Business

Debate over 'jargon' for investors

FT, pen and calculator
Image caption Investments can go down as well as up, but consumers should be kept up to date

Renaming a sector for certain types of investments will make the risks clearer to consumers, a trade body has said.

The Investment Management Association (IMA) has been reviewing the area of investments which will now be called the Targeted Absolute Return Sector.

It said that adding the first word to the name would leave investors in no doubt that positive returns on their funds was a target, not a guarantee.

But there has been criticism that the new name could still be misleading.

Comparison

The IMA said that funds in this sector must target positive returns for investors, whatever the market conditions.

Investors must be told explicitly what target has been set for returns by those running the funds, and how long this should take. The target date should not be more than three years away.

The IMA will run online comparisons of these funds, and publish data about the success of each fund every year.

"One key purpose of the Absolute Return Sector review was to make sure that consumers do not inadvertently perceive there to be some implicit guarantee of positive returns due to the name of the sector. Adding the 'targeted' description to the sector name fulfils this purpose," said Daniel Godfrey, chief executive of the IMA.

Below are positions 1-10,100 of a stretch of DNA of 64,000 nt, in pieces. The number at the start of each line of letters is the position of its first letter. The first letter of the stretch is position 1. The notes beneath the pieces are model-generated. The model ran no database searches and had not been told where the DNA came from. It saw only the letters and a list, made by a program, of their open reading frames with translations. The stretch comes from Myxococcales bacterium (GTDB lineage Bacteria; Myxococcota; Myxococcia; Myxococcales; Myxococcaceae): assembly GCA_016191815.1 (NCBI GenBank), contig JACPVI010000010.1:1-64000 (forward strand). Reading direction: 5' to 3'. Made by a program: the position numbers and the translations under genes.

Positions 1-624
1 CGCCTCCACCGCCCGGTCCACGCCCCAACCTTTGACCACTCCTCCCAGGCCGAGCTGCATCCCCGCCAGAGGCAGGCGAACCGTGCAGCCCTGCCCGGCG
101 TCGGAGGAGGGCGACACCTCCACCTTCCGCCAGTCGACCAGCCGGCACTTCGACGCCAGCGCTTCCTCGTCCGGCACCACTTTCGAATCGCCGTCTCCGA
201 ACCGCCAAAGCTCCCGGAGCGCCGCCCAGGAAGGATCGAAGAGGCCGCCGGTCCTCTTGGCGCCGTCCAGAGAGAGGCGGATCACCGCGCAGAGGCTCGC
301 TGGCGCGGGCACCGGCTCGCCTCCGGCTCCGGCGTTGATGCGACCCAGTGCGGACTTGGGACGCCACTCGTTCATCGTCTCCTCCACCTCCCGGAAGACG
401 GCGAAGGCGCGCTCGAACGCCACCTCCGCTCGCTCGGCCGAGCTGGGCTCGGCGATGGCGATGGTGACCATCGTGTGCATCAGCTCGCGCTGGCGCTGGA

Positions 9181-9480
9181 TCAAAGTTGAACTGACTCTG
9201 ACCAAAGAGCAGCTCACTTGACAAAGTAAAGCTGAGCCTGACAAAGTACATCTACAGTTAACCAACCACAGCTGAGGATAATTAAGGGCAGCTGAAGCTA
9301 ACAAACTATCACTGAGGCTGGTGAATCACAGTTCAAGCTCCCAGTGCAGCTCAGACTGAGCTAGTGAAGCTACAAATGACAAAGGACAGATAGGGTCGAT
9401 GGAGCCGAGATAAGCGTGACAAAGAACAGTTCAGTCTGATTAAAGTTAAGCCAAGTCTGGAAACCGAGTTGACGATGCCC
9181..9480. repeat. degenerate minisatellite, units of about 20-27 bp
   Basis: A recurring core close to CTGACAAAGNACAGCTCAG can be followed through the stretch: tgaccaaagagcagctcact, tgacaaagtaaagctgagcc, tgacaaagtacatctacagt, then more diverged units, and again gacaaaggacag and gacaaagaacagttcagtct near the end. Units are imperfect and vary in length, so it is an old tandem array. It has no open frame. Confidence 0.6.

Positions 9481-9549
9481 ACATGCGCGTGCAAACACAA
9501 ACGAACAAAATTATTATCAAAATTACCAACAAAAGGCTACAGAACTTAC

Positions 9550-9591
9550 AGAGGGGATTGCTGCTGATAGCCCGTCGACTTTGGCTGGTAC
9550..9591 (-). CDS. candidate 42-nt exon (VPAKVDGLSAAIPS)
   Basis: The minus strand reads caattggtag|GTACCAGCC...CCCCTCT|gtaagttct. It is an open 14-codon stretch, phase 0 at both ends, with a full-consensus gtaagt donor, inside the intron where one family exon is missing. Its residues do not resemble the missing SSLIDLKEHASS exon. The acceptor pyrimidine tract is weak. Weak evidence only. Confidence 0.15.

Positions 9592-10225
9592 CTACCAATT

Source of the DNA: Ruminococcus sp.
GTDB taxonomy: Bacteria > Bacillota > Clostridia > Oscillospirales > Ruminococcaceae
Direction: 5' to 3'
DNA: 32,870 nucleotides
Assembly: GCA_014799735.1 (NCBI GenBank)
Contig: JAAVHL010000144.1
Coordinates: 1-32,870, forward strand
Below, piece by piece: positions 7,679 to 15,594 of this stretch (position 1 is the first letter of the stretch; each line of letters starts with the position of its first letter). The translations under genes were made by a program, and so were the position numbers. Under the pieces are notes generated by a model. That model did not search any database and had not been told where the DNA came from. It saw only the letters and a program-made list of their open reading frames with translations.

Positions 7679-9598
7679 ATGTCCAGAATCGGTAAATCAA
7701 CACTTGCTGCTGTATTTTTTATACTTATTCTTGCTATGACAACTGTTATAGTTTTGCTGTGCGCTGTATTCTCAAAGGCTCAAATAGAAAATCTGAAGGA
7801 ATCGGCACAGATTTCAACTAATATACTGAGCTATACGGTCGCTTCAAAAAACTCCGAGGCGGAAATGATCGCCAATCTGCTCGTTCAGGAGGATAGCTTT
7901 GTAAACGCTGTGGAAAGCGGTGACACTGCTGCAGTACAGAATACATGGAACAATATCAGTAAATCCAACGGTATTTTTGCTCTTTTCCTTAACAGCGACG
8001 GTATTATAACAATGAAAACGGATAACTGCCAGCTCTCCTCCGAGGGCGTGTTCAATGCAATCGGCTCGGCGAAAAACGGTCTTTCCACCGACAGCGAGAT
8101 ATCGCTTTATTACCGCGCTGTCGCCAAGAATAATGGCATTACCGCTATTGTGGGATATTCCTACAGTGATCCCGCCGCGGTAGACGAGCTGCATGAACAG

"A second key purpose was to ensure that consumers can simply and easily find out what individual funds are setting out to do. The clarifications together with the new tools and monitoring that we have announced fulfil that objective."

But Adrian Lowcock, senior investment manager at Hargreaves Lansdown, said: "The new name still has the potential to mislead investors. The word absolute is still likely to suggest to investors that there is some implicit guarantee of positive returns.

"Adding 'targeted' to the name does not clear this up and it could make things worse, investors may now interpret that funds in this sector are targeting a specific absolute return.

"This highlights the importance of translating industry jargon into terms that should be used for communications with investors."

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